Whatever the truth, the result was a massive humanitarian crisis as relief agencies were forced to withdraw expatriate personnel and most refugees were forced to move away from the camps and their sources of clean water, shelter and food rations.

Until the start of the military aerial reconnaissance flights by the US and British airforces, information on the location of the refugees was minimal.

Agencies whose expatriate personnel had been evacuated from the camps with the advent of the fighting were unable to obtain access to the affected population as a result of a varying combination of insecurity and the ADFL policy of preventing access.

In addition to the broad concern among the agencies at the health implications of the (apparent) lack of access to food and safe water, some agencies also suspected the ADFL of substantial human rights abuse. These concerns led to calls for a multinational force (MNF) to intervene, which were quickly supported by the French and Spanish Governments and the European Commission, but the response from many other key states was cautious. Concerned at the delay, the Canadian Government offered to lead such a force and this resulted in the proposal finally receiving support from the US, the UK and others.

Reconnaissance teams and preparatory were deployed to the region by several governments and the US and British airforces were tasked with the vital aerial reconnaissance role.

Agreement on the precise mandate of the MNF was not reached until 13 November when it was finally decided that it would not include disarming the militia present among the refugees. In a move that may well have been prompted by the realisation that the militia would not be tackled by the MNF and that their position might be frozen or even strengthened by the MNF, the ADFL (allegedly supported by the RPF) confronted the FAR and Interahamwe forces to the west of Mugunga camp on 14 November and forced them westwards and thus away from the approximately 500,000 refugees congregated in and around Mugunga camp.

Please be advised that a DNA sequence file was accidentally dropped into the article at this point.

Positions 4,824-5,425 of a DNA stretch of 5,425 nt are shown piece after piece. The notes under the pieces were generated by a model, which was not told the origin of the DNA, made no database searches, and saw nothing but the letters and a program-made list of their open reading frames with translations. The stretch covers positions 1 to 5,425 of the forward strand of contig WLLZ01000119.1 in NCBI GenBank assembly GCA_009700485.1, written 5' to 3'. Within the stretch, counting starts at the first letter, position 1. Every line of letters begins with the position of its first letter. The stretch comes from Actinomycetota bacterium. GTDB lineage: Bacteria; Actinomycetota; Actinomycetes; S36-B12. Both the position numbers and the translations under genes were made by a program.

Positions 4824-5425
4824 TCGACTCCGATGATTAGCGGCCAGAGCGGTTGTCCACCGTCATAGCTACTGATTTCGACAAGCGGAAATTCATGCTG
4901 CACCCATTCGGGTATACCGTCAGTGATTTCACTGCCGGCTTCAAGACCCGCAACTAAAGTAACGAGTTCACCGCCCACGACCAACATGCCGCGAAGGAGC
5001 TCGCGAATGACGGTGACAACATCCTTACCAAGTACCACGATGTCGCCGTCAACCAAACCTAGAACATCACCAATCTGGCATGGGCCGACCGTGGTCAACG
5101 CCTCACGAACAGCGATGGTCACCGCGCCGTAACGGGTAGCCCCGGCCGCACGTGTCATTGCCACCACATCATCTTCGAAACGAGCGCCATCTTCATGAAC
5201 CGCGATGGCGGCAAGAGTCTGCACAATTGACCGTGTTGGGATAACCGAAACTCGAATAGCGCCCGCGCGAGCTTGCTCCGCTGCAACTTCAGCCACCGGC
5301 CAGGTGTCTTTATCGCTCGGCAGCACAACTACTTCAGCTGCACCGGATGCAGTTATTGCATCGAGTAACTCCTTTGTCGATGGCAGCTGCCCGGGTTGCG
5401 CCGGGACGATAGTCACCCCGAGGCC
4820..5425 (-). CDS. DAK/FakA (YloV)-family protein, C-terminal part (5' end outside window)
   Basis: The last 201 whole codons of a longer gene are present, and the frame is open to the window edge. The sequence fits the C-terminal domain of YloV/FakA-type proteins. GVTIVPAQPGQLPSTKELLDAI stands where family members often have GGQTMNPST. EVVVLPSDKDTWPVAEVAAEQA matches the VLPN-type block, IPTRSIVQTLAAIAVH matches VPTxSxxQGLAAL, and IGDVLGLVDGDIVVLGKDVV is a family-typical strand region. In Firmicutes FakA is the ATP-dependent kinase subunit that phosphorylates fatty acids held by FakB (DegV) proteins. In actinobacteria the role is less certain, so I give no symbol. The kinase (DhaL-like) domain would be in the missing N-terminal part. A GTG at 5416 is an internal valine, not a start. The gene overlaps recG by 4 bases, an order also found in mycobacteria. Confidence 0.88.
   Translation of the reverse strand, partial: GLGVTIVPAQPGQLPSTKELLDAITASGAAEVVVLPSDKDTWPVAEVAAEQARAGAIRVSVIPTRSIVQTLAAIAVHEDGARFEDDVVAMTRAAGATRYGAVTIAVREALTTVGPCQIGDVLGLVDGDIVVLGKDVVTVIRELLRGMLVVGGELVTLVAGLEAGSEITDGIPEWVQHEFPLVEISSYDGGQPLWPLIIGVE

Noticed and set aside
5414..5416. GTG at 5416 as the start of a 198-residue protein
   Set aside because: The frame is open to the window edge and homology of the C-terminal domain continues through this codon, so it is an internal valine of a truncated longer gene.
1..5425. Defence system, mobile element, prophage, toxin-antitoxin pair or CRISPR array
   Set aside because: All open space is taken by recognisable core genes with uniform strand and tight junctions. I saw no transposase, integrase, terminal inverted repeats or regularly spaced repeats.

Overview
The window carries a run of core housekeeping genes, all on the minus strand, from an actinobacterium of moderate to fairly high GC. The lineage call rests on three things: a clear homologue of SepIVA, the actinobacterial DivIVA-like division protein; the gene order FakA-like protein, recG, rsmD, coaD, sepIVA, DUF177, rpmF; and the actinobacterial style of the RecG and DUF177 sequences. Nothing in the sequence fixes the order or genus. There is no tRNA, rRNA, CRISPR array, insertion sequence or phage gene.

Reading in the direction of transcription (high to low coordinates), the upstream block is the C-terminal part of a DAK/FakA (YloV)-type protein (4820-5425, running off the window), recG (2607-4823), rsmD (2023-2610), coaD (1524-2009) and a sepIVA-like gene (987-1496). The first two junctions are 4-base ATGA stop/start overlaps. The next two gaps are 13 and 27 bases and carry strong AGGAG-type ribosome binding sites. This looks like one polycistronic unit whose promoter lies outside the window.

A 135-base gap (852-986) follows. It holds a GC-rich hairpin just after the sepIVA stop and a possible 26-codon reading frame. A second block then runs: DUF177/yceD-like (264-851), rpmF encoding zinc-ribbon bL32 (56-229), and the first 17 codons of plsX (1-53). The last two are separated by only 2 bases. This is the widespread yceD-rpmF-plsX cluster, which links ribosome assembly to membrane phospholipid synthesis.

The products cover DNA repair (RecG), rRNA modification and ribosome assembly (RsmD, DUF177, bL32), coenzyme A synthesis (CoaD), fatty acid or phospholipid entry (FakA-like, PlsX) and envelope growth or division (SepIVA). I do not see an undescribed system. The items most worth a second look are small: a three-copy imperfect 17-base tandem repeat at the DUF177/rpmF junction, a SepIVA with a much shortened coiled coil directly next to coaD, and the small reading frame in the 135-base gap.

Either because they had “been freed from the control of the FAR/Interahamwe” or because of the threat of attack from ADFL forces if they moved westwards, this massive group of refugees headed back into Rwanda.

Aid agencies which had built up capacity to intervene in North Kivu were able to respond promptly and worked with the Government of Rwanda in assisting movement further back into Rwanda and providing shelter and basic needs assistance. Even though a very substantial number of refugees remained unaccounted for in eastern Zaire (a much disputed figure ranging from 100,000 to 600,000), the massive repatriation from Mugunga saw a waning of support for the MNF and proposals to scale down the intervention.

These proposals were further scaled down in the face of ADFL opposition to an intervention. Eventually, even the proposal to airdrop relief supplies by the MNF to groups of refugees on the ground was discontinued. The Canadian government formally wound-up the MNF structure at the end of December.

The conflict in eastern Zaire continues, and ADFL forces presently dominate most of North and South Kivu. However, the capacity of the ADFL’s logistics systems to cope with further advances westwards appears limited. The Zairean Army has heavily reinforced Kisangani and there are reports of support being provided by mercenaries and foreign troops. A counter-attack is apparently underway at the time of writing. At present approximately 250,000 Rwandan refugees are settled in the new camps.